Southern California’s wildfires are no longer limited to a season, but are now year-round. Five years of drought, exacerbated by a bark beetle infestation, have resulted in fast-moving fires both in the Sierras and San Bernardino Mountains.
Southern California Edison crews have been dispatched to some of the biggest wildfires in memory this year, from as far north as Mammoth to San Bernardino’s Cajon Pass. As our first responders, hundreds of SCE employees have dedicated numerous hours to these wildfire response efforts.
The crews' initial job is to de-energize power lines and clear the way of downed poles and equipment for first responders. When fire officials say it is safe, crews begin the difficult job of quickly and safely restoring power to some of the remotest areas in the region.
So far crews have replaced hundreds of power poles, transformers and downed lines damaged in this year’s fires, helping restore power to residents and businesses as they resume their lives after the devastation.
Blue Cut Fire
SCE Crews, First Responders Work to Reopen I-15 as Blue Cut Fire Continues to Burn
SCE Crews Begin Restoration Efforts Following Blue Cut Fire Devastation
SCE Crews Work to Protect First Responders in Areas Devastated by Sand Fire
SCE Crews Start to Assess Damage From Sand Fire
SCE Crews Begin Restoration Efforts in Sand Fire-Ravaged Areas
Difficult Terrain and Deep Canyons Challenge Power Restoration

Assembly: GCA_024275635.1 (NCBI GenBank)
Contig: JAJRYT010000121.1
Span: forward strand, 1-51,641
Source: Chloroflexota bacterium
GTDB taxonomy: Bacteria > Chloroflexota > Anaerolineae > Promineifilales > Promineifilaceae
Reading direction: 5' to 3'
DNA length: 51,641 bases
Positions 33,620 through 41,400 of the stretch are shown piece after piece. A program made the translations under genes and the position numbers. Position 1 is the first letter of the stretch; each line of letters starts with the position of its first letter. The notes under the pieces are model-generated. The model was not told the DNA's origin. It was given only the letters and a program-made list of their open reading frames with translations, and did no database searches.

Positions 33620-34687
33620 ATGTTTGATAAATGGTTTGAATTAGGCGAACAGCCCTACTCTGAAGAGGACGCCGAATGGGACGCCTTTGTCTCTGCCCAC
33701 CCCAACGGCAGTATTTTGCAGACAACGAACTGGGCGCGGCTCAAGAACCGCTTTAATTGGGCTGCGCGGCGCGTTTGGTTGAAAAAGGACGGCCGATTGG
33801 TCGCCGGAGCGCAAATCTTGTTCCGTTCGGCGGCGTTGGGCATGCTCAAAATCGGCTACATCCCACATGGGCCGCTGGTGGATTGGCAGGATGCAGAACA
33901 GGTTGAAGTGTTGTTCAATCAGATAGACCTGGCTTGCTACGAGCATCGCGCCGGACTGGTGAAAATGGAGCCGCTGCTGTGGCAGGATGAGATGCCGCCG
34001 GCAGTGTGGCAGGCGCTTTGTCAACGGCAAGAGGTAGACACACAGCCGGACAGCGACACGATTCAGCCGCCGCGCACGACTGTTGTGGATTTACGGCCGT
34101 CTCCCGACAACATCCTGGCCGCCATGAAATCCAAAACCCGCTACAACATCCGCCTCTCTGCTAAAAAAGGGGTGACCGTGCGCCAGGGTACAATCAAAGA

VIDEO: Helicopters Take Flight to Set Poles in Remote Canyons
Lightning Temporarily Slows Down Repair Efforts as Crews Work to Restore Power Amid Erskine Fire
Wildfires, Heat Wave Keep SCE Crews Working 24-7
SCE Offers Bill Forgiveness to Kern Valley Fire Victims
San Gabriel Complex Fire
SCE Crews are Working Around the Clock to Restore Power
Troublemen Prepare to Safely Restore Power as Fires Rage in San Gabriel Valley
Power Outage and Wildfire Safety Tips
- If possible, stay away from areas severely impacted by the fire damage.
- If you see downed power lines, please call 911 and report it to the police and fire departments immediately. Never touch or try to move a downed power line.
- Check on the safety of family members and neighbors, especially those dependent on power for medical equipment.
- Do not rely on candles for lighting during a power outage because they pose a fire hazard; please use flashlights.
- Do not cook indoors with charcoal or other fossil fuels not meant for indoor use. They could create deadly fumes if used indoors.
- If you are without electrical service in your home or business, leave a light switch in the “on” position to serve as a signal that electrical service has been restored in your area.
- Turn off and unplug any unnecessary electrical equipment, especially sensitive electronic equipment.
- If you are using a generator, place it outdoors and plug individual appliances directly into it, using heavy-duty extension cords. Do not connect generators directly to household circuits. Doing so creates “backfeed,” which is extremely dangerous and could be fatal to repair crews.